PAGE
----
Sexual Assault/Abuse Prevention and Intervention


All inmates have the right to be safe from sexual assault and abuse.   According to the federal law, Prison Rape Elimination Act of 2003, sexually abusive behavior is defined as: Rape: the carnal knowledge, oral sodomy, or sexual assault with an object or sexual fondling of a person FORCIBLY or against that person’s will; The carnal knowledge, oral sodomy, or sexual assault with an object or sexual fondling of a person not forcibly or against the person’s will, where the victim is incapable of giving consent because of his/her youth or his/her temporary or permanent mental or physical incapacity; or the carnal knowledge, oral sodomy, or sexual assault with an object or sexual fondling of a person achieved through the exploitation of the fear or threat of physical violence or bodily injury.

Carnal Knowledge: contact between the penis and vulva or the penis and the anus, including penetration of any sort, however slight.

Oral Sodomy: contact between the mouth and the penis, the mouth and the vulva, or the mouth and the anus.  Sexual Assault with an Object: the use of any hand, finger, object, or other instrument to penetrate, however slightly, the genital or anal opening of the body of another person (NOTE: This does NOT apply to custodial or medical personnel engaged in evidence gathering or legitimate medical treatment, nor to health care providers performing body cavity searches in order to maintain security and safety within the prison).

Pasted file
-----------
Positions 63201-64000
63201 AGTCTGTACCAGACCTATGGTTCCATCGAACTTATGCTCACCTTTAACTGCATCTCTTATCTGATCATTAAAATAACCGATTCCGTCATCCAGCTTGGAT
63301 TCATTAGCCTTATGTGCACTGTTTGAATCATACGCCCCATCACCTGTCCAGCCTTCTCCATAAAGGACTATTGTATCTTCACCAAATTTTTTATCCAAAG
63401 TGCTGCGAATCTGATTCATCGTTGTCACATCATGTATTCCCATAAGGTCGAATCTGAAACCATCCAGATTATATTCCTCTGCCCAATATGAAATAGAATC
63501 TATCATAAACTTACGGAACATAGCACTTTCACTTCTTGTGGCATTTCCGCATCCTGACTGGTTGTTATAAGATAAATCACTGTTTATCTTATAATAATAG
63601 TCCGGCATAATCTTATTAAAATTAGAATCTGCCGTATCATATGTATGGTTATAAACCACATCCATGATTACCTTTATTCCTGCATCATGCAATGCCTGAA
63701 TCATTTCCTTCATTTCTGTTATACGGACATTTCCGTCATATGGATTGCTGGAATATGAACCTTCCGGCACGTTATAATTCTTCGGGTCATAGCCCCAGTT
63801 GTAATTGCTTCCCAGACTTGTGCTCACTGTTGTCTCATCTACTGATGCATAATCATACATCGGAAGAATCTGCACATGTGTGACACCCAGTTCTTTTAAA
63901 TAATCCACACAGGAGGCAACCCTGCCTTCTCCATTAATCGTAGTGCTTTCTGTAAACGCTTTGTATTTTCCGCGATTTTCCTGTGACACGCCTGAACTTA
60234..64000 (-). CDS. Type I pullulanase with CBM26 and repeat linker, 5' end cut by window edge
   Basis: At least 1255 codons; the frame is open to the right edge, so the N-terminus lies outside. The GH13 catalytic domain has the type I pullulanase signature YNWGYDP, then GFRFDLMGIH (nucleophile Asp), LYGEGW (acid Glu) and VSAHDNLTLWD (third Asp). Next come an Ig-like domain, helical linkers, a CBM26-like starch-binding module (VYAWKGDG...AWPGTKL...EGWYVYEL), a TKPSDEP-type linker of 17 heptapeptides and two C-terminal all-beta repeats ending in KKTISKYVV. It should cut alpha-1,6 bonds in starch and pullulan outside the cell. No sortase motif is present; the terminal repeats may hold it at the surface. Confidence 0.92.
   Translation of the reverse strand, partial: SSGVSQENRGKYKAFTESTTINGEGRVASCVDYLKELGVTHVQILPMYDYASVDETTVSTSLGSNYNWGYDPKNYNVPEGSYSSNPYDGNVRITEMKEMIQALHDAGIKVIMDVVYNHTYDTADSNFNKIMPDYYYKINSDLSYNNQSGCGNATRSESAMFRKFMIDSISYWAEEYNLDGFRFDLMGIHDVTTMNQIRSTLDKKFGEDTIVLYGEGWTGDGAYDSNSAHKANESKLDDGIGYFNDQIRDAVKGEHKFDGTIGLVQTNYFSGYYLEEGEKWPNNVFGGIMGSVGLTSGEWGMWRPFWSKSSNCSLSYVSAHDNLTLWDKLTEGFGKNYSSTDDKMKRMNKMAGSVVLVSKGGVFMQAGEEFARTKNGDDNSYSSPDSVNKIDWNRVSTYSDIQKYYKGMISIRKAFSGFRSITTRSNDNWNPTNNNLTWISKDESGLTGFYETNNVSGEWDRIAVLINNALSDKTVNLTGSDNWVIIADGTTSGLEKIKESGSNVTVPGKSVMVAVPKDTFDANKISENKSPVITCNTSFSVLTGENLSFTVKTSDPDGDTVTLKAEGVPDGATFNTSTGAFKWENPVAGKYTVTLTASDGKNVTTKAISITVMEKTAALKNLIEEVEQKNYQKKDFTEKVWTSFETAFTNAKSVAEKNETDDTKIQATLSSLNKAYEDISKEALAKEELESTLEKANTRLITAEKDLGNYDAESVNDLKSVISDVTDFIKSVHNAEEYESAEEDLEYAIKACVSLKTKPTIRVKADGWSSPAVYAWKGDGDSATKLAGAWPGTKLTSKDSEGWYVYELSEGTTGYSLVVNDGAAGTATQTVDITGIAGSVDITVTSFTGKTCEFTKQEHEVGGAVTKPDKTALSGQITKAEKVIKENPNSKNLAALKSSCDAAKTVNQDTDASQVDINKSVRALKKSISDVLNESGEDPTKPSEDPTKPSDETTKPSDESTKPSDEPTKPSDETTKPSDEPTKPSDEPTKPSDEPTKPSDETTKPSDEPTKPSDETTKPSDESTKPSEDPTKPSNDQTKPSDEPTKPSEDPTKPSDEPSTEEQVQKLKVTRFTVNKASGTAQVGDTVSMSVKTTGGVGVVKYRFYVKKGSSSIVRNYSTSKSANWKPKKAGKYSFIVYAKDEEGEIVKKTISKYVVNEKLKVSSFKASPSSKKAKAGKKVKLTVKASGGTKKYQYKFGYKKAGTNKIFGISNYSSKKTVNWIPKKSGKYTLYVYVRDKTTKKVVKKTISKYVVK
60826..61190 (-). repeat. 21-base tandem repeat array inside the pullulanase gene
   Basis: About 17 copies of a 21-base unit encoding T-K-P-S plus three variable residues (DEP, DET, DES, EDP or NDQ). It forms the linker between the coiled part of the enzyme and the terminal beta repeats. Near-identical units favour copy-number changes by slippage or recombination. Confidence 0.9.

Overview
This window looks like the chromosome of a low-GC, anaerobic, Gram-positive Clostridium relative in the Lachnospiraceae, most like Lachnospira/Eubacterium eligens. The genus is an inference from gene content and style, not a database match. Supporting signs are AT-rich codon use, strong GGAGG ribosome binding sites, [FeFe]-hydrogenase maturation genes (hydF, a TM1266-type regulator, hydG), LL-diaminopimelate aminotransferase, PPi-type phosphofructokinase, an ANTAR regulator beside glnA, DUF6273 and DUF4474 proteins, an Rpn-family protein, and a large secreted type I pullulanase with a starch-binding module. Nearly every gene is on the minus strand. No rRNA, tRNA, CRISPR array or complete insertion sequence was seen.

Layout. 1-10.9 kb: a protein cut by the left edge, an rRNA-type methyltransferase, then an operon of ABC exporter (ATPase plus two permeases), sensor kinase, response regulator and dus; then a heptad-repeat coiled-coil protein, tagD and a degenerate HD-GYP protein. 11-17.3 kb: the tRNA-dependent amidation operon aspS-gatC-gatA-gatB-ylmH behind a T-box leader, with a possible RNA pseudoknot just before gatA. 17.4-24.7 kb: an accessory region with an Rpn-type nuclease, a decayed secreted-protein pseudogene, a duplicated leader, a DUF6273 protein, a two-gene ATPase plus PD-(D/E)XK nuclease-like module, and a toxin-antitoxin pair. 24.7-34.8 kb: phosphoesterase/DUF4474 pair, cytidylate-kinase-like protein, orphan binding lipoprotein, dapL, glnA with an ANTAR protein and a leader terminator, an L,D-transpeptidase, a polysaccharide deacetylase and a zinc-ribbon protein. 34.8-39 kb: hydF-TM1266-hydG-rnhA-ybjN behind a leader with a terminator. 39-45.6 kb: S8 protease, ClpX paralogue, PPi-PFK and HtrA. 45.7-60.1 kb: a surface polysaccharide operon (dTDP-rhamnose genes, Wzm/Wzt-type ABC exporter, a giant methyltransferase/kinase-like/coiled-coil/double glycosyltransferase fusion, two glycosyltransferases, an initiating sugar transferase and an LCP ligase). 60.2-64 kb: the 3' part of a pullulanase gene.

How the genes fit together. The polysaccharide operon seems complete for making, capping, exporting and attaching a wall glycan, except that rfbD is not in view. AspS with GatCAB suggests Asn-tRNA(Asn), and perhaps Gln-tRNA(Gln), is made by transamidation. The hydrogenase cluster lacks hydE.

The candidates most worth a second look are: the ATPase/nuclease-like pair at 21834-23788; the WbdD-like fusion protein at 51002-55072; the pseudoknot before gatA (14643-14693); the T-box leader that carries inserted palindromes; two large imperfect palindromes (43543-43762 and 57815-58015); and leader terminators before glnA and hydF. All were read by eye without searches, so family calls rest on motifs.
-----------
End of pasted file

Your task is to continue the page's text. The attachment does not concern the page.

Sexual fondling: the touching of the private body parts of another person (including the genitalia, anus, groin, breast, inner thigh, or buttocks) for the purpose of sexual gratification.  Sexual misconduct (staff only) the use of indecent sexual language, gestures, or sexually oriented visual surveillance for the purpose of sexual gratification.  An incident is considered Inmate-on Inmate Abuse/Assault when any sexually abusive behavior occurs between two or more inmates.  An incident is considered Staff-on-Inmates Abuse/Assault when any sexually abusive is initiated by a staff member toward one or more inmates.  It is also considered Staff-on-Inmate Abuse/Assault if a staff member willingly engages in sexual acts or contact that are initiated by an inmate.  NOTE: sexual acts or contacts between two or more inmates, even when no objections are raised are prohibited acts, and may be illegal.  Sexual acts or contacts between an inmate and a staff member, even when no objections are raised by either party, are always forbidden and illegal.  Inmates who have been sexually assaulted by another inmate will not be prosecuted or disciplined for reporting the assault.  However, inmates will be penalized for knowingly filing any false report.